Tasks, to-do lists, meetings, and more. Amidst that rush, the idea of writing a good business plan—much less following a business plan template—often feels time-consuming and intimidating. After all, when done right, business plans have enormous payoffs. And yet, more than 1 in 10 prospective business owners said they do not intend to write a business plan. Bplans worked with the University of Oregon to compile and analyze research around the benefits of business planning.
In this edited excerpt, the authors discuss what type of information you should include in the operations section of your business plan. Operations is concerned with how you buy, build and prepare your product or service for sale. That covers a lot of ground, including sourcing raw materials, hiring labor, acquiring facilities and equipment, and shipping the finished goods. The basic rule for your operations section is to cover just the major areas—labor, materials, facilities, equipment and processes—and provide the major details—things that are critical to operations or that give you competitive advantage. The simplest way to treat operations is to think of it as a linear process that can be broken down into a sequence of tasks. Once the initial task listing is complete, turn your attention to who's needed to do which tasks.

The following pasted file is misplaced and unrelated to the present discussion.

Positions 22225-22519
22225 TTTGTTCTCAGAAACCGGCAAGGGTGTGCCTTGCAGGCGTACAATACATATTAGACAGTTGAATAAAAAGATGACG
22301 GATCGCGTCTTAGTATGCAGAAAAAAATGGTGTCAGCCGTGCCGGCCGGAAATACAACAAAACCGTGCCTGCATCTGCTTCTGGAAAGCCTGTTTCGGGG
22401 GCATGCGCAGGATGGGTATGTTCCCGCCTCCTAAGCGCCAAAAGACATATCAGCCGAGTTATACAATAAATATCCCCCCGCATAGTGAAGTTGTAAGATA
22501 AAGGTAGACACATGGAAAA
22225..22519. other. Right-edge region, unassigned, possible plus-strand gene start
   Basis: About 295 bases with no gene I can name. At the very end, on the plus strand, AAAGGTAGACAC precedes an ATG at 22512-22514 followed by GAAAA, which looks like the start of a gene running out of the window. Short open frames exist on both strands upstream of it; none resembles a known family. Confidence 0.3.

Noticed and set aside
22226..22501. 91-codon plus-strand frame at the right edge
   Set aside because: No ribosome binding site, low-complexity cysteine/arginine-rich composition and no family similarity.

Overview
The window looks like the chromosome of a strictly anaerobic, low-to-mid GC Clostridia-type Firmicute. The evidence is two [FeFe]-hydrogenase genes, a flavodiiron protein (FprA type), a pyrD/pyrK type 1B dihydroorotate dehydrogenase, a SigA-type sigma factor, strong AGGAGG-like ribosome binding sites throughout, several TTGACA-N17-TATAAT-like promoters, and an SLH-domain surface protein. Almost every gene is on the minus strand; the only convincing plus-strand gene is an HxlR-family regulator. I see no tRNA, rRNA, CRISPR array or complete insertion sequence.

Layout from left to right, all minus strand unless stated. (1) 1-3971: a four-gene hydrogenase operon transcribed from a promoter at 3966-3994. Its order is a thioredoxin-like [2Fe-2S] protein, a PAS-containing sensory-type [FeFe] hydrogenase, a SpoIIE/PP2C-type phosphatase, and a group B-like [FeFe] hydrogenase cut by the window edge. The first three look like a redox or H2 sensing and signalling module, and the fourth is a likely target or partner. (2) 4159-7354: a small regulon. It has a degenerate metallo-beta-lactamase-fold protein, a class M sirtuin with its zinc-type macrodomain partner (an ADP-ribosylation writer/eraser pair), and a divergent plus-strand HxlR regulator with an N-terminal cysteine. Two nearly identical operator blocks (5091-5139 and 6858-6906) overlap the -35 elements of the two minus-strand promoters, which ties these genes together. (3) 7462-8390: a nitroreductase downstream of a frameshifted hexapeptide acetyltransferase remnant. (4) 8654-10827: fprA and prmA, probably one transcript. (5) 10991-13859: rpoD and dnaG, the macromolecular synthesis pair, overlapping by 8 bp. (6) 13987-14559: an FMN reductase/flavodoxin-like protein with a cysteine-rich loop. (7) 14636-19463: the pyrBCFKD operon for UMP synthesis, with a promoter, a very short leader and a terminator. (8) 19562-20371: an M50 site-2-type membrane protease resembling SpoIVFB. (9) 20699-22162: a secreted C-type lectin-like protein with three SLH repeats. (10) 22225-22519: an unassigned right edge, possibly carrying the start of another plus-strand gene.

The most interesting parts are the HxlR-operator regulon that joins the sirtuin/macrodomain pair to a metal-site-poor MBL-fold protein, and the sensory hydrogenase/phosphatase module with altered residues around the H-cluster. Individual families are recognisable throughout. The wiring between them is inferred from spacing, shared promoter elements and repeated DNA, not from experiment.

If you want to gain the financial autonomy to run a business or become an entrepreneur, a financial advisor could help align your finances to meet your business needs. Check out our investment calculator. Your executive summary should appear first in your business plan.
Whatever your reason for writing a business plan, the task will probably still feel like a homework assignment. A business plan is a roadmap describing a business, its products or services, how it earns or will earn money, its leadership and staffing, its financing, its operations model, and many other details essential to its success. Investors rely on business plans to evaluate the feasibility of a business before funding it, which is why business plans are commonly associated with getting a loan. Business planning is often used to secure funding, but plenty of business owners find writing a plan valuable, even if they never work with an investor. We'll also send you updates on new educational guides and success stories from the Shopify newsletter.